Aquaculture, the farming of fish and seafood, is one of the fastest growing sectors of the global food production industry. The decimation of ocean fisheries through decades of over-fishing and the desire to sell more seafood cheaply, has led to the rapid privatization of ocean waters on an industrial scale. This rapid increase in demand for fish and fish products has outpaced our regulatory agencies’ ability to manage emerging environmental and human health threats from the aquaculture industry. Though presented by the industry as a “solution” to over-fishing, the overwhelming evidence is that aquaculture is not relieving any pressures on wild fisheries. Rather, industrial aquaculture has intensified the depletion of our ocean resources, added new threats to our marine ecosystem and wildlife, and created new risks to human health and the environment—all to the detriment of the traditional fishing economies and the public.
Industrial aquaculture has resulted in a far-reaching variety of environmental consequences, including the escape of farmed fish from their containment that threatens native wild fish populations; the spread of deadly diseases and parasites; the overfishing of wild fish to feed carnivorous farmed fish; and the pollution of our ocean from the inputs and outputs of fish farming.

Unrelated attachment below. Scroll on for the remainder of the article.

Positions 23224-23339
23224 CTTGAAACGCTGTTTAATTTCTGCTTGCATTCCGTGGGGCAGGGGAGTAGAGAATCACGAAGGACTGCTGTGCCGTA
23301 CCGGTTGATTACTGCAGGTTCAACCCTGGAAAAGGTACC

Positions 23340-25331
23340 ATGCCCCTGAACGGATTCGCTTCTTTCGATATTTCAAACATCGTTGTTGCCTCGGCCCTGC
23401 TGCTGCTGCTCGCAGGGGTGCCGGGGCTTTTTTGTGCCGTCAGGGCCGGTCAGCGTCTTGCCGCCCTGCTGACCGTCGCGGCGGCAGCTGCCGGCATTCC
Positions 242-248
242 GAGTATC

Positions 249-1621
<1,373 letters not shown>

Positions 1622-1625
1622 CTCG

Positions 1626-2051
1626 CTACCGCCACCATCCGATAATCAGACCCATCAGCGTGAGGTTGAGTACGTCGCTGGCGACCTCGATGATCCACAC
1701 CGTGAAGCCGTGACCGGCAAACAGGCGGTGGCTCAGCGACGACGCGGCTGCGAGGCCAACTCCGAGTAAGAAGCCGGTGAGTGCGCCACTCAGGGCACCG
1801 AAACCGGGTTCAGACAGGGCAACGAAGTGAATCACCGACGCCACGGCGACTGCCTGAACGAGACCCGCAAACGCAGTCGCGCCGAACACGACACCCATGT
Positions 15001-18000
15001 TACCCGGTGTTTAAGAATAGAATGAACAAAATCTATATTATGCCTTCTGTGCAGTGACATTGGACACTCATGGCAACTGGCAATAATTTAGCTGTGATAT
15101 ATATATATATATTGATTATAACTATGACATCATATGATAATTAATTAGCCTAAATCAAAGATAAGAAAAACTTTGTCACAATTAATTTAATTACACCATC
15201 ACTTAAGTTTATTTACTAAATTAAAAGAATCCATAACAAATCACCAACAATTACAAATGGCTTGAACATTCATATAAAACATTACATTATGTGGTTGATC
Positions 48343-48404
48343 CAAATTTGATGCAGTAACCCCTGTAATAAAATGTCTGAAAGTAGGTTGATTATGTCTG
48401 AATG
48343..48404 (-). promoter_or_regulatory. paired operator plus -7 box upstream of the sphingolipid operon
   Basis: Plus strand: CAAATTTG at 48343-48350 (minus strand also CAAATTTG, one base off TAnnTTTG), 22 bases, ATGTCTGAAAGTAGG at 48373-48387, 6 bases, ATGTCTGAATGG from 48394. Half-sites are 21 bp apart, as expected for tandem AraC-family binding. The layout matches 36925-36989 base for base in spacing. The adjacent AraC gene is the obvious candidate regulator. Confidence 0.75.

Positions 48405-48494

Industrial aquaculture also raises significant human health and food safety concerns. The antibiotics, pesticides and other chemicals that are heavily used to prevent disease and parasites in fish farming can accumulate in fish tissues. Additionally, the feed given to fish in aquaculture is made from wild-caught fish that may be heavily contaminated with dioxins and Polychlorinated Biphenyls (PCBs). Studies have found farmed fish to be less healthful than their wild counterparts, refuting the alleged advantages of eating aquaculture-sourced seafood.
Center for Food Safety works to ensure and improve aquaculture oversight, furthering policy and cultural dialogue with regulatory agencies, consumers, chefs, grocers, fish retailers and legislators on the critical need to protect public health and the environment from industrial aquaculture.